"Vegetables are a must on a diet.  I suggest carrot cake, zucchini bread, and pumpkin pie."  -- Jim Davis

I have been in love with this recipe / gift card since I received it in the mail for Christmas.  How cute! What fun! And so tasty! I've been meaning to ask Sam about it, but never quite got around to it.  Well, today I came across the website They Draw & Cook and fell in love.  Great recipes and amazing illustrations.  They are even coming out with a cookbook.  Then as I sat here looking and reading, it suddenly dawned on me that the format of the recipes was similar to The Card.  And yes indeedy, there was her recipe card on the website.  

Don't take my word for it.  Take a look for yourself.  I've been wanting to illustrate my own recipes ever since reading a post on Oh Joy .  Now I have even more enticement to give it a whirl.  I can see my holiday gift giving in the making.  A series of recipe cards, or better yet, a self-published illustrated recipe book.  Oh, la, la! 

jim nutt, eric gill and balint zsako

Balint Zsako Scan_709

"If you only do what you know you can do - you never do very much."

 --  Tom Krause

Friday I took my first day off since the blizzard.  I was beginning to loathe my studio.  Time to step out.  A friend joined me for lunch, followed by visits to the Museum of Contemporary Art and  Loyal University's Art Museum.  

Jim Nutt is a legend.  His work was a shining star looming over my head during my studies at the School of the Art Institute of Chicago.  The funny thing is, I had never seen his work up close.  What a treat to see it at the MCA.  I was startled by the intensity of his seemingly simple surfaces.  The tiny brush strokes, the subtle changes of color.  I especially love his more recent work.  They are more subdued in color and composition, but they are as mesmerizing as his earlier work, perhaps more so as they don't have any obvious pop cultural references.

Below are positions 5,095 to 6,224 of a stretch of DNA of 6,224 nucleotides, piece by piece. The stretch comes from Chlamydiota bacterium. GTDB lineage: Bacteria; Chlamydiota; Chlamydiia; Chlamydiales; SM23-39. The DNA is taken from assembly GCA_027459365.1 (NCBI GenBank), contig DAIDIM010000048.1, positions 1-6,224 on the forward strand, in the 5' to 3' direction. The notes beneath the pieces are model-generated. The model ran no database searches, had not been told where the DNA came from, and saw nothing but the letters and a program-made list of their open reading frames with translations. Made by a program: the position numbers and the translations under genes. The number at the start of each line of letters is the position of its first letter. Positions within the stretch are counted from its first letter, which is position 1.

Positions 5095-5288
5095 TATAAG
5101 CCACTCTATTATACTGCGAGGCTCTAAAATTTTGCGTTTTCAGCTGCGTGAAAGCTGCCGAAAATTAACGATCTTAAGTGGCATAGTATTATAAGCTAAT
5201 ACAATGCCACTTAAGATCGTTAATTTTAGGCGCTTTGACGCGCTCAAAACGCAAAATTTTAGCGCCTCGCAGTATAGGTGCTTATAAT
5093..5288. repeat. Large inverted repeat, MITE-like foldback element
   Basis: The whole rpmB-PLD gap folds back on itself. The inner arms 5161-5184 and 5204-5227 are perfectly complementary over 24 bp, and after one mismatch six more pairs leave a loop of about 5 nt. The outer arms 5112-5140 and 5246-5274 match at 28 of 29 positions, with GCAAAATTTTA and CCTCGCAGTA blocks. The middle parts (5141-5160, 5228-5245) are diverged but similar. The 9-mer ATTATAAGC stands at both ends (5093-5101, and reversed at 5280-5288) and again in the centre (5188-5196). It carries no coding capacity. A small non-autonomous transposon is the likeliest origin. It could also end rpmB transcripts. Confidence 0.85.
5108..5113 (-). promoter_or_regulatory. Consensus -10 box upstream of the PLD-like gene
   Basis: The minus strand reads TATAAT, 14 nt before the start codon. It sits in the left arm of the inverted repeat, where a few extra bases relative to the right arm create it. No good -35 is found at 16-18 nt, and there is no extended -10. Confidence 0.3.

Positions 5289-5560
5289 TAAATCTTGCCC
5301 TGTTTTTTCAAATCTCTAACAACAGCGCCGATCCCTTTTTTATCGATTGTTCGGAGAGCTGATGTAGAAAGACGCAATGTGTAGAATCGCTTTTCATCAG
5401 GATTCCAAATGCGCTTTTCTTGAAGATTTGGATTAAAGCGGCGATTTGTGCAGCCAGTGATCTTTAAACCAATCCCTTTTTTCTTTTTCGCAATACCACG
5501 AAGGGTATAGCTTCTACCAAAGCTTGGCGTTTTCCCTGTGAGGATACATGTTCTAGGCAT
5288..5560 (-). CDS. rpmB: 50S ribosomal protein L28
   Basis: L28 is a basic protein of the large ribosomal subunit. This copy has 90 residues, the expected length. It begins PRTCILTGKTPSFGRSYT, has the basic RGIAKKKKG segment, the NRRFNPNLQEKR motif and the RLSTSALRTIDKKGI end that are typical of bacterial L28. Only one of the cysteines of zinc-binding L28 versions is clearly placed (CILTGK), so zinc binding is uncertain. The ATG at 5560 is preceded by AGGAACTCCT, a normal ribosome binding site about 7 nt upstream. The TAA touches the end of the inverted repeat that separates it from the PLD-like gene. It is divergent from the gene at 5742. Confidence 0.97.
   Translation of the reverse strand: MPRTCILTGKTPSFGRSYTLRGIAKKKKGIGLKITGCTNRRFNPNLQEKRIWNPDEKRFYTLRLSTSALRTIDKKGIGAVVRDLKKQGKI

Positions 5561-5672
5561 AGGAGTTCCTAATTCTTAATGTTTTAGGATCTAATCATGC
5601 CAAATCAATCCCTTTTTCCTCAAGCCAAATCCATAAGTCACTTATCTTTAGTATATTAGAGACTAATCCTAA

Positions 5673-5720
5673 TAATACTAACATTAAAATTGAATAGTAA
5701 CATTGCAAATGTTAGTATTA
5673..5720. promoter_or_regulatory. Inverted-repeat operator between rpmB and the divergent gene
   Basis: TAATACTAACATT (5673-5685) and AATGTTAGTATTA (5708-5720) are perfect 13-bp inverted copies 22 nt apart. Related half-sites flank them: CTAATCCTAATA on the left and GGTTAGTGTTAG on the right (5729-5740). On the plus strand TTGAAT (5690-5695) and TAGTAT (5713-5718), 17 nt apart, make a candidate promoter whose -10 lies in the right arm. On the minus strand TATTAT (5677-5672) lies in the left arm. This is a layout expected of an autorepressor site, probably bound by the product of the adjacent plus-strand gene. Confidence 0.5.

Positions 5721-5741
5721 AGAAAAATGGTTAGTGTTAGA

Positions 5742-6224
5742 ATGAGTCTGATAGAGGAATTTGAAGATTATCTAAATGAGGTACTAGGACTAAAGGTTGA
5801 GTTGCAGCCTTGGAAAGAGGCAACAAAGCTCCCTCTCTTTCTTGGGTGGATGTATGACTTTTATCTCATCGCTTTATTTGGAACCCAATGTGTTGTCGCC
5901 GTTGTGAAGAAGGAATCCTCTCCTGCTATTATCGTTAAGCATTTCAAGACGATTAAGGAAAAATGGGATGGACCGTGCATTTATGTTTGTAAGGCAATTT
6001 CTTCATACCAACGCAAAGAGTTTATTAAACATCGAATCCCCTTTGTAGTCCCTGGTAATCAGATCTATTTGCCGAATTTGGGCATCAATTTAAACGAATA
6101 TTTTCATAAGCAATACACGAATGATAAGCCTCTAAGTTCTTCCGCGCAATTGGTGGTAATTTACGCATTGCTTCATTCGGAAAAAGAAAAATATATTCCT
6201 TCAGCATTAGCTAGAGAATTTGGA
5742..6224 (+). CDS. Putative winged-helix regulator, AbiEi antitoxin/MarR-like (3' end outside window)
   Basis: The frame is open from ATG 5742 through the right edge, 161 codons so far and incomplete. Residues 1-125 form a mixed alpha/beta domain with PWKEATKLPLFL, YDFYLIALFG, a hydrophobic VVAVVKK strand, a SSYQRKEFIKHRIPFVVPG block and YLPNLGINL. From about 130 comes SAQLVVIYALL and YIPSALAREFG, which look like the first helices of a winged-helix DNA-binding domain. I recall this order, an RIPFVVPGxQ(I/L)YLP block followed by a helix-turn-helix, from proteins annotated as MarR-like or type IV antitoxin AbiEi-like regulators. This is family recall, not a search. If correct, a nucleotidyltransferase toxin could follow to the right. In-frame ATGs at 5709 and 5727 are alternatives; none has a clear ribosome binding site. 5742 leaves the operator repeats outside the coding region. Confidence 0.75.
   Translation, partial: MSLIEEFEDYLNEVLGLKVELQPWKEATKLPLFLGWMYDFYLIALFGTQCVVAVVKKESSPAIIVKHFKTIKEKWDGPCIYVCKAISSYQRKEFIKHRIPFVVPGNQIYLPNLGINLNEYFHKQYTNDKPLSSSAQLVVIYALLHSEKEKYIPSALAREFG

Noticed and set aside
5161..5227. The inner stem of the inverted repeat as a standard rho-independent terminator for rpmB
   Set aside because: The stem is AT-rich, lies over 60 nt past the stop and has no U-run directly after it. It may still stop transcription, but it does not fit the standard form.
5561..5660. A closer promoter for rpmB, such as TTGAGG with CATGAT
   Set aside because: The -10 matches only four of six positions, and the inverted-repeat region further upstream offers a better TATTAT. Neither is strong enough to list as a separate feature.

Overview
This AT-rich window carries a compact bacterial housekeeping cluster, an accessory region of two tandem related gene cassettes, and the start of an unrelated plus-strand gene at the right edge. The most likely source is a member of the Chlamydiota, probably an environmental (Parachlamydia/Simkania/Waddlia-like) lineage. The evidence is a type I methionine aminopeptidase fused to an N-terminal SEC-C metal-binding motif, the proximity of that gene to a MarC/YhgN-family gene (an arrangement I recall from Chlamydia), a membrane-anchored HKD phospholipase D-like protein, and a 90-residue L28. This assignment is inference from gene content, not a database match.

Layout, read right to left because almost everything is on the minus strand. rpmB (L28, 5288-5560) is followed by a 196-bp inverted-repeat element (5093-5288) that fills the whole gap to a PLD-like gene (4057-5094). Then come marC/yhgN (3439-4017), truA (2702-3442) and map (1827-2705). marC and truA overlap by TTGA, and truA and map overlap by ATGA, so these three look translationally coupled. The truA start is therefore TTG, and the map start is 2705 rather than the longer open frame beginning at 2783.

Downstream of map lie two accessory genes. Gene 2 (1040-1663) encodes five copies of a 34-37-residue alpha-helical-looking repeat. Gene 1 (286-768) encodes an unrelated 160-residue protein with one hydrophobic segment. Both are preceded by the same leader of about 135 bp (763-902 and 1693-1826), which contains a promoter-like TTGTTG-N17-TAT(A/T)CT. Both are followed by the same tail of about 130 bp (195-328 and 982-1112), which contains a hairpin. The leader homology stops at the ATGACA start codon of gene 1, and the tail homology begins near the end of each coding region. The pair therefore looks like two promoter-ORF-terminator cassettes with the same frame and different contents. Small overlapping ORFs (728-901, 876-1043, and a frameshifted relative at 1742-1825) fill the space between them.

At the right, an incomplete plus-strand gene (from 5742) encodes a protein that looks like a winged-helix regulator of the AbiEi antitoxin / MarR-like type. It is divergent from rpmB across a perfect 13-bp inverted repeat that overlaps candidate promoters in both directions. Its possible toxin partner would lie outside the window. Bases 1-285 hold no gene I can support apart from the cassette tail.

After Jim Nutt, we ran over to LUMA.  I had seen a good review for the current shows, but didn't really know what to expect.  I was blown away. First there was the work of Eric Gill, a British artist who specialized in sculpture, printing and typography.  Silly me.  I didn't make the connection in my head until I was at the show that this is the very Gill of Gill font, famous on the London Tube and which I use on my own website.  His prints are exquisite.  How did he get such detail in his woodprint miniatures?  Maple?  Oak?  

But then through the next set of museum doors were the works of Balint Zsako.  My jaw dropped.  I kept walking around and around in wonder and amazement.   He collages images taken from three famous books of anatomy.  They are macabre, humorous, and incredibly well-crafted as you can see in the image above.  I've since looked up more information on him and am also in love with his watercolors.  The song "Pushing Up the Daisies" comes to mind as I look at this particular one.    

Balint Zsako Large4
My only complaint about the show would be the lack of information about the individual works. I didn't see titles or dates.  Was this at the request of the artist or a curatorial decision?

The work of all three artists encouraged me to work past my own restraints and look deeper.  A box of antique books are stored in my office.  They were inherited and aren't worth much despite being 150 years old.  The bindings are falling apart.  If the texts were rare I'd consider conserving them, but given the fact that many were printed and currently exist in much better condition than my own, I'm thinking of following Zsako's lead and using them as the basis for new collage embroideries.     


birds of hope mosaics

©2011 Lindsay Obermeyer Bonnie Birds of Hope "It is better to create than to be learned, creating is the true essence of life."

-- Barthold Georg Niebuhr

 Play isn't just for children.  Adults need it too.  It allows for creativity and spontaneity.  Bonnie Katz, an amazing artist with a passion for mosaics, stopped by my studio earlier this week to share with me her Birds of Hope project.  In response to the earthquake in Japan, Bonnie is creating a thousand mosaic stones, each with a bird.  It's a spin on the traditional Japanese belief that one's wish will come true when a thousand paper cranes are folded.  

She's asking others to participate, so she brought with her a basket of stones, bits of ceramics and fragments of glass.  I made one bird and two others that relate to the notion of peace, harmony and good health.  I want to make more, both for her project and to ring my herb garden.